A customer recently asked me how to get MVC with the MVC Futures project’s MicrosoftMvcJQueryValidation.js adapter file to play nicely with the Validation Summary HTML helper. It turns out that this functionality isn’t built into the adapter script file.

They also pointed me at this post by Soe Tun that gets things up and running. Soe changes the content of the script file to add this behaviour, relies on some non-public jQuery.validate functionality, and adds a custom Html.ValidationSummaryJQuery.

As I’m guessing that the adapter script will evolve to deal with this in the future and I don’t want the fact that I’m using jQuery to affect my server code, I felt the need to take a slightly different approach. What I really wanted was the ability to “patch” the behaviour right now with nothing more than a client-side only separate patch script, and to delete my patch script when it is no longer required, presumably also replacing the adapter script at the same time. I also wanted to avoid any features that aren’t public if at all possible.

The Solution

In the end I got this working by overriding the defaults for the validation library’s showErrors function. I had to use the approach of setting the defaults as I couldn’t actually intercept the construction and initialisation of the validator. The showErrors function only lists errors found during the current sweep of validation (and if that was triggered by an onblur event that will only ever be the current field) so I also had to get a list of all fields that are already marked invalid by scanning for those with a CSS class of “.input-validation-error”, and to combine that with the showErrors argument contents.

The end result is some script that looks like this;

// change the default showErrors behaviour 
$.validator.setDefaults({ 
    showErrors: function (errorMap, errorList) { 
        // Extracts existing field validation errors that 
        // are not necessarily part of the current validation phase. 
        // It's important to note that errorMap and errorList 
        // only contain failures from the current validation phase, 
        // so for example when you tab out of a field only that 
        // field is validated, and hence errorList will only 
        // ever contain a single error. 
        // Therefore this script combines this result with any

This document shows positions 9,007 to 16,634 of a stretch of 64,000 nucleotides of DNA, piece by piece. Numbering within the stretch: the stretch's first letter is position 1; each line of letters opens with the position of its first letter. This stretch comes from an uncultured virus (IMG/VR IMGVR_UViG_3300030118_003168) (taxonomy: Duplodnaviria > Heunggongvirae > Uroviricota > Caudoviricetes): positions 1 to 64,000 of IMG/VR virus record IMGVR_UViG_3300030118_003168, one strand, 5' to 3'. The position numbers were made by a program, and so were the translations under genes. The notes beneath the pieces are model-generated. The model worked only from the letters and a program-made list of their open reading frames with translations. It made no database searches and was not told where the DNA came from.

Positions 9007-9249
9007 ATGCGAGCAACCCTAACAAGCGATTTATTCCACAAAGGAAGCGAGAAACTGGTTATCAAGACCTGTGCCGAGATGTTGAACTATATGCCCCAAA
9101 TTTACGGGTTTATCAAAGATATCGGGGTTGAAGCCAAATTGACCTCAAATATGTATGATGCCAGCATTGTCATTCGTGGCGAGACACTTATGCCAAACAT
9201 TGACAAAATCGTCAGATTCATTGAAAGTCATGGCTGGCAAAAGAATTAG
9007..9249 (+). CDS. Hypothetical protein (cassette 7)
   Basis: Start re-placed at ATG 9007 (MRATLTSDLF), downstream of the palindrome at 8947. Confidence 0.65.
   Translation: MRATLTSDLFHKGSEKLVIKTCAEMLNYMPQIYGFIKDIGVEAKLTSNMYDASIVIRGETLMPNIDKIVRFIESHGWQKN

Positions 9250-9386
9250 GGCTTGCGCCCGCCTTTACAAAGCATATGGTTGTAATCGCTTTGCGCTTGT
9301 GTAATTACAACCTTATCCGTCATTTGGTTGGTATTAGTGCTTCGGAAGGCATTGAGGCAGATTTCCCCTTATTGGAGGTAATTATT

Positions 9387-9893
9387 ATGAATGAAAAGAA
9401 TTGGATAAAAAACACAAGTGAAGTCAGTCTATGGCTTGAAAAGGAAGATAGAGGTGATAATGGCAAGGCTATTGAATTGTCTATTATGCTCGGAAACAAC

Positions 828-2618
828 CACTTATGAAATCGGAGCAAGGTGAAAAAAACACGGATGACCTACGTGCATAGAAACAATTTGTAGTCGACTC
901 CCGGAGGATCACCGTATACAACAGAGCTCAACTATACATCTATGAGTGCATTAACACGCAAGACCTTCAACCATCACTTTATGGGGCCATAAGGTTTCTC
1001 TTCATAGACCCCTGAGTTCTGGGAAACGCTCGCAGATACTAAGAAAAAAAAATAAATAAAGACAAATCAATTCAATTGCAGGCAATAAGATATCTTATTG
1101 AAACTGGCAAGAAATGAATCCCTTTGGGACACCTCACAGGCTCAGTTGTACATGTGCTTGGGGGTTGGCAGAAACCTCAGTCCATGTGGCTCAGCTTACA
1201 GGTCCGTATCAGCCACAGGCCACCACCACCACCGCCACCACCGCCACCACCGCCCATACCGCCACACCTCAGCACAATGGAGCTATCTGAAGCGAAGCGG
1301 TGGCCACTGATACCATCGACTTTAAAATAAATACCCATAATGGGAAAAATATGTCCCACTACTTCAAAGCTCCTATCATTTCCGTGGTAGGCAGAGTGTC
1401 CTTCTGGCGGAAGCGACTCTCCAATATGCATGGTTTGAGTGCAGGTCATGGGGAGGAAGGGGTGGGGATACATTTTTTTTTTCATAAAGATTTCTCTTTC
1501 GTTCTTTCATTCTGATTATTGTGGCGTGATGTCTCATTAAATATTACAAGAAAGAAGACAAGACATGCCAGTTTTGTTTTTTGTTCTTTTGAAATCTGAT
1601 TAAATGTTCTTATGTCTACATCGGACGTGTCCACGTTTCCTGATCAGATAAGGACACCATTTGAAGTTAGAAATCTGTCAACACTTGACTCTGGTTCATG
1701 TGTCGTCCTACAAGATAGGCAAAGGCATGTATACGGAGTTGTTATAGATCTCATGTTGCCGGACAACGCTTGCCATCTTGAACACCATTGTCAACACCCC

// previous failures already being displayed.            
        var map = {}; 
        $('.input-validation-error').each(function () { 
            var element = this; 
            var txt = $('#' + element.id + '_validationMessage').text(); 
            map[element.name] = txt; 
        }); 

        // add the errors from this validation phase 
        // map will ensure they're unique as it's keyed on control name 
        $.extend(map, errorMap); 

        // convert all these unique errors into a nice simple array 
        var messages = []; 
        for (var item in map) { 
            messages[messages.length] = map[item]; 
        } 

        // remove existing errors 
        clearErrors(); 
        // display error list or hide validation summary 
        messages.length ? displayErrors(messages) : displaySuccess(); 
        // let jQuery highlight the fields 
        this.defaultShowErrors(); 
    }

This main function uses a few helper functions that are included in the download.

Of course there were also other issues – the adapter script “pops” the MVC metadata off an array so I have to interrogate that before the pop occurs, so the script must be in the right place (i.e. it must be called before document.ready).

Conclusion

All this adds up as a bit of a hack still and is by no means perfect; that’s why the jQuery adapter is in the Futures project and not the core product yet I guess. I still thought it was worth blogging though in case you find it useful – make sure you check out Soe’s approach too in case you prefer it.

I’ve attached an example solution so that you can see it in action and grab the full script. I’ve named the script “jquery-validate-mvc-patch.js”.

Anyone got a better solution than either of these? Do please feel free to propose something better as I’m not completely satisfied with this!

* Note this is a repost following the migration of our blogging platform

Originally posted by Simon Ince on 25th May 2010 here http://blogs.msdn.com/b/simonince/archive/2010/05/25/jquery-validate-and-html-validationsummary-playing-nice-together.aspx